Integrating jQuery into ASP.NET Applications


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Integrating jQuery into ASP.NET Applications

  1. 1. Integrating jQuery into Your Custom ASP.NET Applications<br />Knowledge Transfer Session<br />Presented By Jared Jenkins<br />
  2. 2. Agenda<br />jQuery is a very powerful client-side JavaScript library for Web applications. It provides an lightweight, elegant way to quickly access and manipulate the HTML Document Object Model (DOM), to communicate with server-side web services, and to create animations in the browser without the need for heavier client side technologies. <br />What are we talking about today:<br />Overview of jQuery<br />Its History and Features<br />General tips, gotchas, and best practices for ASP.NET Applications<br />How can you use jQuery?<br />To provide better user experiences and to create custom controls<br />To ultimately write LESS code <br />Sample Controls and Demos<br />Custom Navigation Control<br />jQuery DataTables<br />jQueryValidation<br />Resources <br />Questions<br />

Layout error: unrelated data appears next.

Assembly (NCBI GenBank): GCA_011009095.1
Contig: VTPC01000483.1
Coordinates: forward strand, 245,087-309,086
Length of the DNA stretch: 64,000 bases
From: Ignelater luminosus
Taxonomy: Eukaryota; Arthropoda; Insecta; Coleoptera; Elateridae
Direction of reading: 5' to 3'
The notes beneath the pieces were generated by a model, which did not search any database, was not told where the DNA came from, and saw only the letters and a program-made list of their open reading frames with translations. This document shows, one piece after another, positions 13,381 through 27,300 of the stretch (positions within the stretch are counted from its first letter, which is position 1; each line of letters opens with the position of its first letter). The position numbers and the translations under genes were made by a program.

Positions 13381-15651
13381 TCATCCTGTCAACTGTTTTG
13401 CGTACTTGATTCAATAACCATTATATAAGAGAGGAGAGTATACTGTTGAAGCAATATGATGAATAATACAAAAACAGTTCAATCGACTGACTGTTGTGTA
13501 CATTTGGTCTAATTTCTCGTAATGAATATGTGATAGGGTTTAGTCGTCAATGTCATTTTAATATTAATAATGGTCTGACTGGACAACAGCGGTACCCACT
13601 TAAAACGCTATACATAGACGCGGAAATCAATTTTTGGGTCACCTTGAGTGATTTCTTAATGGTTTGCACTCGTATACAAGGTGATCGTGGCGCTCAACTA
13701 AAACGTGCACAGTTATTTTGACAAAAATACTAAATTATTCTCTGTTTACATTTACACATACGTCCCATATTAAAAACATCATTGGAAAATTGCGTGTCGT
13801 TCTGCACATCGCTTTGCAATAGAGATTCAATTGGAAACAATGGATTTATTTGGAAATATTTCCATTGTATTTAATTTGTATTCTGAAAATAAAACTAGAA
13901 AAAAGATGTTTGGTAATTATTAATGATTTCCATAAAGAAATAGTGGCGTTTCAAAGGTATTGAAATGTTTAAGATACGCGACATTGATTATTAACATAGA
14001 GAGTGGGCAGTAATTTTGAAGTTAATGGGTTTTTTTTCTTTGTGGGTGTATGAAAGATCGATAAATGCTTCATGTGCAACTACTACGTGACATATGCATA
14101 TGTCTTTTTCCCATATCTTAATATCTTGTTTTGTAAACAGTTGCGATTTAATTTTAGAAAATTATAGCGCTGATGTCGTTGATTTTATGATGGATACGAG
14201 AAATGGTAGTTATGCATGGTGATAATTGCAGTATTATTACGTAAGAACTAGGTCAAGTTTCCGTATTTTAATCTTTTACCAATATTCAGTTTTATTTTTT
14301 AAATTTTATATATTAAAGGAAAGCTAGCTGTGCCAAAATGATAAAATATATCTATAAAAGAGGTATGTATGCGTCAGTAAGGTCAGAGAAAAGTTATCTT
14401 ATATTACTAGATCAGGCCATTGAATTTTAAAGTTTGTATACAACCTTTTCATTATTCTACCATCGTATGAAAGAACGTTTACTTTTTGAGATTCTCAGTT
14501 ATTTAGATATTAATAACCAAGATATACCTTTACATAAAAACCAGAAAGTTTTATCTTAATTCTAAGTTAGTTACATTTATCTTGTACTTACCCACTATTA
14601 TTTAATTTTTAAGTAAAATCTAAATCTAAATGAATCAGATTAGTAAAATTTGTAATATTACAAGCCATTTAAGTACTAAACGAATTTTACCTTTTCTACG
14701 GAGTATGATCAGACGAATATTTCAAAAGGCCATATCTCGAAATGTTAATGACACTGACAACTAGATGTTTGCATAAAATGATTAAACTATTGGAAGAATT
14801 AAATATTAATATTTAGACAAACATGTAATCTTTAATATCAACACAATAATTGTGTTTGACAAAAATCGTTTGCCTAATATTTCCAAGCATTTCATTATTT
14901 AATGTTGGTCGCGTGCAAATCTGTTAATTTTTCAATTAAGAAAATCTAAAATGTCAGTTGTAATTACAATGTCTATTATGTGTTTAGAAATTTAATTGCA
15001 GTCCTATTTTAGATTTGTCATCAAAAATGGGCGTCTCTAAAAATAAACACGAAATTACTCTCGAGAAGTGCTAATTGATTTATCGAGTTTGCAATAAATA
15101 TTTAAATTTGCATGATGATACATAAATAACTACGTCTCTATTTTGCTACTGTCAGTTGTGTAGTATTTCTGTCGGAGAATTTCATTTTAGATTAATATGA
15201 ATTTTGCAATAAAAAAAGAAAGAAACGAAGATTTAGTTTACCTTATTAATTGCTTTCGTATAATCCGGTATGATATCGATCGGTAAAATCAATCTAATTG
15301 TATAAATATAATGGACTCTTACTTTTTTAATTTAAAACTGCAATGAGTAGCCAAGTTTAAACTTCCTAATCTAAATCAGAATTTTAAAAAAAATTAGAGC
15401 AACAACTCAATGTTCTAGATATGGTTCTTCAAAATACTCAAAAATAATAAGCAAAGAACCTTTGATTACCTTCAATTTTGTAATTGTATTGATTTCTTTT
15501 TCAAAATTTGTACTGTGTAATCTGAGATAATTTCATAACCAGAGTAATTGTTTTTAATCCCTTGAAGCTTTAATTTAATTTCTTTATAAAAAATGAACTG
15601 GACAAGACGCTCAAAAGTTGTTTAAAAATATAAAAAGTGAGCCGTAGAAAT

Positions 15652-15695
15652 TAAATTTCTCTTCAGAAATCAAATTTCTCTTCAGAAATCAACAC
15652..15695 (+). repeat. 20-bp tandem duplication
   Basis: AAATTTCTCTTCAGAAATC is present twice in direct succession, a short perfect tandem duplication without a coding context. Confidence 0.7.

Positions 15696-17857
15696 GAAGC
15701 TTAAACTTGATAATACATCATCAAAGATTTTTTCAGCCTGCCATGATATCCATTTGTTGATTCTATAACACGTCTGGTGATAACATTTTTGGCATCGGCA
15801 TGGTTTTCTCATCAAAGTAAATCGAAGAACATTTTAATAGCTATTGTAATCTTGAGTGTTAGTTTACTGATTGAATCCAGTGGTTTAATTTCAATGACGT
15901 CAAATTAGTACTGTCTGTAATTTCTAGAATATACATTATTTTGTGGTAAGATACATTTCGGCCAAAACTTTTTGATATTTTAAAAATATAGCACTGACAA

3. 3. From JavaScript to jQuery<br />JavaScript has not always been easy or very fun to work with.<br /><ul><li>A large issue with that comes from the various DOM specifications that different browsers used for HTML, but not the JavaScript itself.</li></ul>For the most part, ASP.NET UI Controls help us to avoid working extensively with the DOM and JavaScript.<br /><ul><li>Example: Server-side PostBackevents raised from changes in the state of the page controls.</li></ul>jQuery <br />Write less. Do more.<br />Quickly access, manipulate, and traverse HTML documents with a lot LESS effort.<br />Microsoft is actively supporting it in MVC3 and the ASP.NET 4 jQuery Templating Engine.<br />